Universities are well aware of the need to provide mental health support, and virtually all of them do. But the research revealed that most students aren’t utilising the services on offer, with 60% of respondents who have a mental health challenge** stating they do not access any support provided. When asked why they do not seek mental health support at university, four in ten (42%) said it was simply a case of not knowing what to say or how to express their feelings. Also, it was not just mental health services that students were not opening up to. Whilst most talk to family or friends, a concerning 17% talk to no-one, which rises to 32% of men and 20% of ethnic minority students.
To address the findings of the research, Accenture has proposed a framework for universities to help address student mental health and well-being:
- Know: Understand the mental health risk profile of your students even before they start and proactively target interventions
- Support: Provide the right level of support, making it easy and a natural act to access it. Offer multiple channels to allow students to choose an approach that’s right for them
- Teach: Educate students on what good mental health is, how to maintain it, the value of seeking help early and how to support themselves and others
- Connect: Help students to adapt to university life, forge meaningful friendships and reduce loneliness: there is a strong correlation between feeling connected and well-being
- Culture: University Chancellors should adopt the principles enshrined in the Hippocratic Oath: do no harm and prevention is better than cure.
- Prepare: Ensure you’ve done your due diligence on the workloads you are set to experience at university to help get ready for an independent lifestyle. Find out what the university offers in terms of student and mental health support and choose a university that makes this a priority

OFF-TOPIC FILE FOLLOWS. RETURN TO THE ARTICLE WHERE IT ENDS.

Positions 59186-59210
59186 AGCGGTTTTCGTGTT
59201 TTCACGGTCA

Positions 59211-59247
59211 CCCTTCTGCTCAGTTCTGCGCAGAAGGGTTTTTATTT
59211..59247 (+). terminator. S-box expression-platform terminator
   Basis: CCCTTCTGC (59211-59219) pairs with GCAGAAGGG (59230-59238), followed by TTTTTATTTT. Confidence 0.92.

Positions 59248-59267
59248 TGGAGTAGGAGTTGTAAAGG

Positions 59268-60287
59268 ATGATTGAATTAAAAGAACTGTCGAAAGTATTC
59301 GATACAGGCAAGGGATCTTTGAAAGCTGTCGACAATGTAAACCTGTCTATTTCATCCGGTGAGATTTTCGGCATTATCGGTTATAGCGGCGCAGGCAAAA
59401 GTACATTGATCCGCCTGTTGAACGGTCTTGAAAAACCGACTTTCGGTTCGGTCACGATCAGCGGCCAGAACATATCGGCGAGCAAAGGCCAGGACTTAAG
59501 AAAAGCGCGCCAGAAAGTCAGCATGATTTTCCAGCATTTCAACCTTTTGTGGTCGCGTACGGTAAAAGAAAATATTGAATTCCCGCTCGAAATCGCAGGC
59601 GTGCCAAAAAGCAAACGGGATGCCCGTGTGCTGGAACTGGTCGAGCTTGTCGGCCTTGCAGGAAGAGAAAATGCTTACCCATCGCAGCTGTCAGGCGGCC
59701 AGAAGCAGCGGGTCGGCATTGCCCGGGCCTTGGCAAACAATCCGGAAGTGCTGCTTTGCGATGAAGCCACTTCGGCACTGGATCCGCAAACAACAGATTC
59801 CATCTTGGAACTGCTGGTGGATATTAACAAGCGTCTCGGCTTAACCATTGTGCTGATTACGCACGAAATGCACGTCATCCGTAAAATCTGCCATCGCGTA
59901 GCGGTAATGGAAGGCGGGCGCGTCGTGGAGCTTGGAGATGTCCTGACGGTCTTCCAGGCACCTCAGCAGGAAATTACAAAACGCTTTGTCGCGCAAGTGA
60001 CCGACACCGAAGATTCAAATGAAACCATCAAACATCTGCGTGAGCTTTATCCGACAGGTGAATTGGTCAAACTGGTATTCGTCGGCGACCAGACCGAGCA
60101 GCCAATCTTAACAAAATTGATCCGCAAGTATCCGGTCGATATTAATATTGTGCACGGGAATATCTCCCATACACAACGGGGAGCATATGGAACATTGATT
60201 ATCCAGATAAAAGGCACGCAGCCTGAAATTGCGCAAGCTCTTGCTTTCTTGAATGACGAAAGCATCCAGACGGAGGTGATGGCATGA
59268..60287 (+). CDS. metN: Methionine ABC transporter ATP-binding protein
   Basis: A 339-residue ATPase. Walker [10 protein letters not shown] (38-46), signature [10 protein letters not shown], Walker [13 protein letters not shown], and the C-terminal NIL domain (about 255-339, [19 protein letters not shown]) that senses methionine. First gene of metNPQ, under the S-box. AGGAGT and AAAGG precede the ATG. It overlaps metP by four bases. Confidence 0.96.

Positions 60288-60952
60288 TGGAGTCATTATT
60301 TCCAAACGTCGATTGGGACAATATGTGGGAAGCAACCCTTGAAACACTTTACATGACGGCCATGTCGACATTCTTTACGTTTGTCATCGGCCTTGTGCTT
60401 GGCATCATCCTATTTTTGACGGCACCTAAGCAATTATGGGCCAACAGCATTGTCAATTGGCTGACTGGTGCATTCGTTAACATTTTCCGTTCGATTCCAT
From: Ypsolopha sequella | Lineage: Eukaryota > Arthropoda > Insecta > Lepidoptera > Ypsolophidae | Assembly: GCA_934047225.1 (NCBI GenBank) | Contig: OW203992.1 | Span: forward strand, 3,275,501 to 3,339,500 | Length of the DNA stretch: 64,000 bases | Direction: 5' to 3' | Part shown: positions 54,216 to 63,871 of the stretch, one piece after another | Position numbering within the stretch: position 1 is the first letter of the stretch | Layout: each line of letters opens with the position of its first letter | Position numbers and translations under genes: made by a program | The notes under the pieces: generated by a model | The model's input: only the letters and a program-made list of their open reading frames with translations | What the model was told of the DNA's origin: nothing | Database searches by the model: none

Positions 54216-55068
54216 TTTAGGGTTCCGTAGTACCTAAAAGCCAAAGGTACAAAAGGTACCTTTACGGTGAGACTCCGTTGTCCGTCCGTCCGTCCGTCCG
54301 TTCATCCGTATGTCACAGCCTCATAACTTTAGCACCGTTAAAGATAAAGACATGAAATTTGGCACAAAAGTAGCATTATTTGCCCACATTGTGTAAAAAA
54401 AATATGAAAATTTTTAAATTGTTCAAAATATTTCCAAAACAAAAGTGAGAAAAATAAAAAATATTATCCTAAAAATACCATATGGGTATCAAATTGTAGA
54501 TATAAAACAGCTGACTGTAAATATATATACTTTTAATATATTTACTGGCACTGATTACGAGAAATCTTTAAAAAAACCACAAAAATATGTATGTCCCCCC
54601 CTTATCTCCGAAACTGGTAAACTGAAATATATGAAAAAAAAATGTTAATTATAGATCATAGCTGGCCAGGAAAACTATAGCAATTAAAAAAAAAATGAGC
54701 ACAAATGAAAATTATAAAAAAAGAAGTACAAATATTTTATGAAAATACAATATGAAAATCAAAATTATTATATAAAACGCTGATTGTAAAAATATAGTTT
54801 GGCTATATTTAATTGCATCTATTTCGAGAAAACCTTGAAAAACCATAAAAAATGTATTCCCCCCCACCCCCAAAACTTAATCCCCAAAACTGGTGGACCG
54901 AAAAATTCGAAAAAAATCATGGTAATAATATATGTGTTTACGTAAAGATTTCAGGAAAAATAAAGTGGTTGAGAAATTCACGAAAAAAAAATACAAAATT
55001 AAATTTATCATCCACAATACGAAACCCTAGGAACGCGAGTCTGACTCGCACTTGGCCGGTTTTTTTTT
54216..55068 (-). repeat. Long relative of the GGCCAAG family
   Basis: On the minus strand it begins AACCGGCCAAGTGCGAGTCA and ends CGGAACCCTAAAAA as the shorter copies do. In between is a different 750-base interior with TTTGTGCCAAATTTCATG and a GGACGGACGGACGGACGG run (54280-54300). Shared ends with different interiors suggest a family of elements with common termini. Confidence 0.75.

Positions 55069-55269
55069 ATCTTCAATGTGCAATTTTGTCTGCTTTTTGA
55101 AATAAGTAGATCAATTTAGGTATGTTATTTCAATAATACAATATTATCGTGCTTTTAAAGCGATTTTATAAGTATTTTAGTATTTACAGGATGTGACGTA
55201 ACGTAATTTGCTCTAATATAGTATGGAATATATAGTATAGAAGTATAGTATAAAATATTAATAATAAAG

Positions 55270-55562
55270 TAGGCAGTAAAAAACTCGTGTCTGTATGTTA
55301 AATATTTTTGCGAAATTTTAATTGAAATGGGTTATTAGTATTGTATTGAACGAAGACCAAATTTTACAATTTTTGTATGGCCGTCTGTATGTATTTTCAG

- Connect: Some universities create groups on social platforms that enable students to connect before arriving, and many extra-curricular clubs are still operating virtually
- Set small goals: Focussing on small, manageable accomplishments can be helpful in avoiding feeling overwhelmed by the stress of day to day life. Taking things one step at a time will help keep the change of pace manageable
- Look after yourself: The importance of a good night’s sleep, healthy diet and exercise are hard to overstate and can work wonders for your mental well-being
- Get help: It’s really important to seek help if poor mental health starts to impact your life and work; talking to friends and family can help, contact the support services offered by the university or services like Shout 85258 or the Samaritans who are there to help people 24/7.
About the research
The research behind this report was conducted by Cibyl, using Cibyl’s databases of 1.5 million UK students. We contacted those who were at or who had recently graduated from, universities across the UK.
The survey was conducted online between October 2020 and December 2020 and was completed by 12,014 students from 140 universities. The data was weighted by gender and university to ensure results were representative of the national student body.
* Respondents were shown a list of 13 symptoms that can be warning signs of poor or declining mental health. More than half of the students (6411) answered yes to at least seven of those.
** Current mental health challenge, who were unsure about their mental health or who reported that their mental health had declined.